Raphael
Raphael's Oil Paintings
Raphael Museum
April 6 or March 28, 1483 – April 6, 1520. Italian painter.

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Raphael
Guidobaldo da Montefeltro
Galleria degli Uffizi, Florence
ID: 03310

Raphael Guidobaldo da Montefeltro
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Raphael Guidobaldo da Montefeltro


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Raphael

Italian High Renaissance Painter, 1483-1520 Raphael Sanzio, usually known by his first name alone (in Italian Raffaello) (April 6 or March 28, 1483 ?C April 6, 1520), was an Italian painter and architect of the High Renaissance, celebrated for the perfection and grace of his paintings and drawings. Together with Michelangelo and Leonardo da Vinci, he forms the traditional trinity of great masters of that period. Raphael was enormously productive, running an unusually large workshop, and, despite his early death at thirty-seven, a large body of his work remains, especially in the Vatican, whose frescoed Raphael Rooms were the central, and the largest, work of his career, although unfinished at his death. After his early years in Rome, much of his work was designed by him and executed largely by the workshop from his drawings, with considerable loss of quality. He was extremely influential in his lifetime, though outside Rome his work was mostly known from his collaborative printmaking. After his death, the influence of his great rival Michelangelo was more widespread until the 18th and 19th centuries, when Raphael's more serene and harmonious qualities were again regarded as the highest models. His career falls naturally into three phases and three styles, first described by Giorgio Vasari: his early years in Umbria, then a period of about four years (from 1504-1508) absorbing the artistic traditions of Florence, followed by his last hectic and triumphant twelve years in Rome, working for two Popes and their close associates.  Related Paintings of Raphael :. | Maria Luisa of Parma sg | The Sacrifice at Lystra | Still Life with Orange and Book | Michael Vanquishing Satan | Still Life: Strawberries Nuts |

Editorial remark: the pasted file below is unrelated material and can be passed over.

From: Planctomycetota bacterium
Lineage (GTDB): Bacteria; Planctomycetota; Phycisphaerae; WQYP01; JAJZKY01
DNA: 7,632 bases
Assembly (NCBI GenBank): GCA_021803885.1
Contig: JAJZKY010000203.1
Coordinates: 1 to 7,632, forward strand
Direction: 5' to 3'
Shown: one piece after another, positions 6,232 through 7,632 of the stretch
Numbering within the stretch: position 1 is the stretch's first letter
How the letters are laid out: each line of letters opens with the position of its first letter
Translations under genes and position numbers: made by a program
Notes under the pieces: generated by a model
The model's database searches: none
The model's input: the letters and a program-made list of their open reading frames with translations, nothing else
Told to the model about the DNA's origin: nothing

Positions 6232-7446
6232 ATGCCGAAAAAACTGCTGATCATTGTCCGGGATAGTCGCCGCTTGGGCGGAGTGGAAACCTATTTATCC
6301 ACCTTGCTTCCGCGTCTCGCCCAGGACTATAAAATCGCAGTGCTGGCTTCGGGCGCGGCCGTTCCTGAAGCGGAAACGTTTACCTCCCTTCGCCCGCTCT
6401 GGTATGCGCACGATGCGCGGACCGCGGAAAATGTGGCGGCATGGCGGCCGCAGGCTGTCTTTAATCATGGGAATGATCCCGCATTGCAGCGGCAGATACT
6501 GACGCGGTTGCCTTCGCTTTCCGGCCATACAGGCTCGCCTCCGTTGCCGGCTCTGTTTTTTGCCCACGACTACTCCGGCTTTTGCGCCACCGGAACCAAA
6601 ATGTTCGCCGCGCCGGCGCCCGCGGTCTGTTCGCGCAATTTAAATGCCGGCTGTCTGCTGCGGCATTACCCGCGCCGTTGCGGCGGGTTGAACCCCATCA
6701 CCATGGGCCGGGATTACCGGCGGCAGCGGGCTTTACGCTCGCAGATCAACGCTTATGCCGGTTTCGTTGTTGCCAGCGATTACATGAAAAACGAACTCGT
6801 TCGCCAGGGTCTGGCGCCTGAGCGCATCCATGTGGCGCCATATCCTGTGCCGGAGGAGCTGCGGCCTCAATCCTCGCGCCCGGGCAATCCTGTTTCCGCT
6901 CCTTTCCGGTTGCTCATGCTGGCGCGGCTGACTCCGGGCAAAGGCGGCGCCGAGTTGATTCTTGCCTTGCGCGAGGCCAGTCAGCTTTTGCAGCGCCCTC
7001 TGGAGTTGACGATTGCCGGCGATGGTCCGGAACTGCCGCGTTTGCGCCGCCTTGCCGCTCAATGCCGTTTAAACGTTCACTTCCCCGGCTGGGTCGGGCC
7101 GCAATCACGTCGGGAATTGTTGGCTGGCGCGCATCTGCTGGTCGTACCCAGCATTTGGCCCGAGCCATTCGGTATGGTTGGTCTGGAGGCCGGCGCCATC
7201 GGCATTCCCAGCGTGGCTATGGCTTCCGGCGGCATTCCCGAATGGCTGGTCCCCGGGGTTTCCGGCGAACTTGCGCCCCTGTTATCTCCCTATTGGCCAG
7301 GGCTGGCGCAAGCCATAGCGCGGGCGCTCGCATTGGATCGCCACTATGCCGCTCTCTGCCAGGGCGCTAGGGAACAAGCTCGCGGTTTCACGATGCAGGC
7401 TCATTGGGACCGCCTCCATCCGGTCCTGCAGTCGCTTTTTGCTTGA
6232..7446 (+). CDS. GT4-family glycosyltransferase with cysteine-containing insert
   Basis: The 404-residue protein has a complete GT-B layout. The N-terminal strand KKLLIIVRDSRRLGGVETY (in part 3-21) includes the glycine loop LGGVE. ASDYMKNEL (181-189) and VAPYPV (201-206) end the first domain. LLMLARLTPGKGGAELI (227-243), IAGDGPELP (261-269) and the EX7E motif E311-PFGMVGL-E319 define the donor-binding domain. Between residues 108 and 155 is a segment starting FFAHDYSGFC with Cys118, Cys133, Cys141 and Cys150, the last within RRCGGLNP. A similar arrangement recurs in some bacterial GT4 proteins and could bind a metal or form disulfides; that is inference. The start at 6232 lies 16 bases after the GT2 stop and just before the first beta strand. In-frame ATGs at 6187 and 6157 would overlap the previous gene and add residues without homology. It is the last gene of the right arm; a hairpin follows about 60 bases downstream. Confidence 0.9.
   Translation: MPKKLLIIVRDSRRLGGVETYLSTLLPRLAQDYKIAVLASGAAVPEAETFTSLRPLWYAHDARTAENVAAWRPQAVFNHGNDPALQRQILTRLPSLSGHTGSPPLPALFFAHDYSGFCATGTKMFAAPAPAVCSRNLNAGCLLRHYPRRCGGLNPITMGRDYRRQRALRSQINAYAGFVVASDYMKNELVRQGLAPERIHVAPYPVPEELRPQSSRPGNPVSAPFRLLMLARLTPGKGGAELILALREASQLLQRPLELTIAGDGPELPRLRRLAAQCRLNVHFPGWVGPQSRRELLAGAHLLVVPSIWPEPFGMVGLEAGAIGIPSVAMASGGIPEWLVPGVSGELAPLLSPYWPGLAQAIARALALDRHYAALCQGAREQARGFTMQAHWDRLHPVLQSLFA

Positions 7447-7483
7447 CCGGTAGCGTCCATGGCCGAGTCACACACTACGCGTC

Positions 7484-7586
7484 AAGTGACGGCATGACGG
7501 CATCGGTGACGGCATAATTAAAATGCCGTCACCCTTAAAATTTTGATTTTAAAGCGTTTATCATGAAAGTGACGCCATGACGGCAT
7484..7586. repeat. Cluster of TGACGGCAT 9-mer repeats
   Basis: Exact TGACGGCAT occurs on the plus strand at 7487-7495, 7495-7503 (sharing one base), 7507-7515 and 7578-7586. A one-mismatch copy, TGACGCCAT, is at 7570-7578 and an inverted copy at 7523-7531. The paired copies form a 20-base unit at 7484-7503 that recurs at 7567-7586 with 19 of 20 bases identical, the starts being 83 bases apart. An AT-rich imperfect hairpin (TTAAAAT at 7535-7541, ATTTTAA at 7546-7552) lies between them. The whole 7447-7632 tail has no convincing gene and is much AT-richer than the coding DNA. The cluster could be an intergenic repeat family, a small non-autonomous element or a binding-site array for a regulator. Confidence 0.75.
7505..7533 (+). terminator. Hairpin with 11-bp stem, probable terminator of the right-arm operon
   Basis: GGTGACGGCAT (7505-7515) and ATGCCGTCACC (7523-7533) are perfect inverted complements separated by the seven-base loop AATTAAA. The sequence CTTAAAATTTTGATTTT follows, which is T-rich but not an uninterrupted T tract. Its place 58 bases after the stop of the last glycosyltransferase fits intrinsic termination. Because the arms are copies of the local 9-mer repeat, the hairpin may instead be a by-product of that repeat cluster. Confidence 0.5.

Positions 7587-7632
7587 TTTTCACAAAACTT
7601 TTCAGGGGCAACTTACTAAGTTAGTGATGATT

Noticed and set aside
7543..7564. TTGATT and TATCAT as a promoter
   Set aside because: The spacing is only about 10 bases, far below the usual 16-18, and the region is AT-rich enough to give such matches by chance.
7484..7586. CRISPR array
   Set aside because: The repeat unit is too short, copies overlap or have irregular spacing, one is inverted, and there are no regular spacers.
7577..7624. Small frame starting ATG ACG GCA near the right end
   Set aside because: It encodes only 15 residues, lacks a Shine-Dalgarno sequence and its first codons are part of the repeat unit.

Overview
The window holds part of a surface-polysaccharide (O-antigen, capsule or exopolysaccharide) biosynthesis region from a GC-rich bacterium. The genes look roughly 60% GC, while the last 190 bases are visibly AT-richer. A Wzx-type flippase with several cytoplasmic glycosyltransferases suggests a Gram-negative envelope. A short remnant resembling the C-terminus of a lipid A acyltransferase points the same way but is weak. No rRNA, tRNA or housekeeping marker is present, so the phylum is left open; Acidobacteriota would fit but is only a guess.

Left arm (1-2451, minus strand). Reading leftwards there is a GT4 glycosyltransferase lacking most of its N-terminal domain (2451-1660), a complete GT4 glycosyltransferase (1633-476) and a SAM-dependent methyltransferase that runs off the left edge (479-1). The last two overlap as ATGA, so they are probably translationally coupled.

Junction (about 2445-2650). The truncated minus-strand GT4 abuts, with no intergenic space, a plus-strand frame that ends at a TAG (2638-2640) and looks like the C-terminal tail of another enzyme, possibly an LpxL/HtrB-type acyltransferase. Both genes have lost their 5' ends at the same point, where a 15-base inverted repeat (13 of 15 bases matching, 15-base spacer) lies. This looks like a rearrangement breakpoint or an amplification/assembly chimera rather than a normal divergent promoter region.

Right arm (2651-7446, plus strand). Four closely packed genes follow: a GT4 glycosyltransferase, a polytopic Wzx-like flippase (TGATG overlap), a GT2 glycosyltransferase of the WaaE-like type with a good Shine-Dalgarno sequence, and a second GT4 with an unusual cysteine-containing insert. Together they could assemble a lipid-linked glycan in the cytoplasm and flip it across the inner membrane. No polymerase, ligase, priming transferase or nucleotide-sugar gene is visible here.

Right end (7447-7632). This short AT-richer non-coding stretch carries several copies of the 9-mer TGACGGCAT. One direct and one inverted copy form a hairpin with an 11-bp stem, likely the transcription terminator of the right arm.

Related Artists:
Alphonse Legros
Alphonse Legros (8 May 1837 - 8 December 1911), painter, etcher and sculptor was born in Dijon. His father was an accountant, and came from the neighbouring village of Veronnes. Young Legros frequently visited the farms of his relatives, and the peasants and landscapes of that part of France are the subjects of many of his pictures and etchings. He was sent to the art school at Dijon with a view to qualifying for a trade, and was apprenticed to Maître Nicolardo, house decorator and painter of images. In 1851 Legros left for Paris to take another situation; but passing through Lyon he worked for six months as journeyman wall-painter under the decorator Beuchot, who was painting the chapel of Cardinal Bonald in the cathedral.
Alfred Stieglitz
American Photographer, 1864-1946..S. photographer and exhibitor of modern art. He was taken to Europe by his wealthy family to further his education in 1881. In 1883 he abandoned engineering studies in Berlin for a photographic career. Returning to the U.S. in 1890, he made the first successful photographs in snow, in rain, and at night. In 1902 he founded the Photo-Secession group to establish photography as an art. His own best photographs are perhaps two series (1917 C 27), one of portraits of his wife, Georgia O'Keeffe, and the other of cloud shapes corresponding to emotional experiences. His photographs were the first to be exhibited in major U.S. museums.
VASARI, Giorgio
Italian Mannerist Writer and Painter, 1511-1574 Italian painter, architect, and writer. Though he was a prolific painter in the Mannerist style, he is more highly regarded as an architect (he designed the Uffizi Palace, now the Uffizi Gallery), but even his architecture is overshadowed by his writings. His Lives of the Most Eminent Architects, Painters, and Sculptors (1550) offers biographies of early to late Renaissance artists. His style is eminently readable and his material is well researched, though when facts were scarce he did not hesitate to fill in the gaps. In his view, Giotto had revived the art of true representation after its decline in the early Middle Ages, and succeeding artists had brought that art progressively closer to the perfection achieved by Michelangelo.






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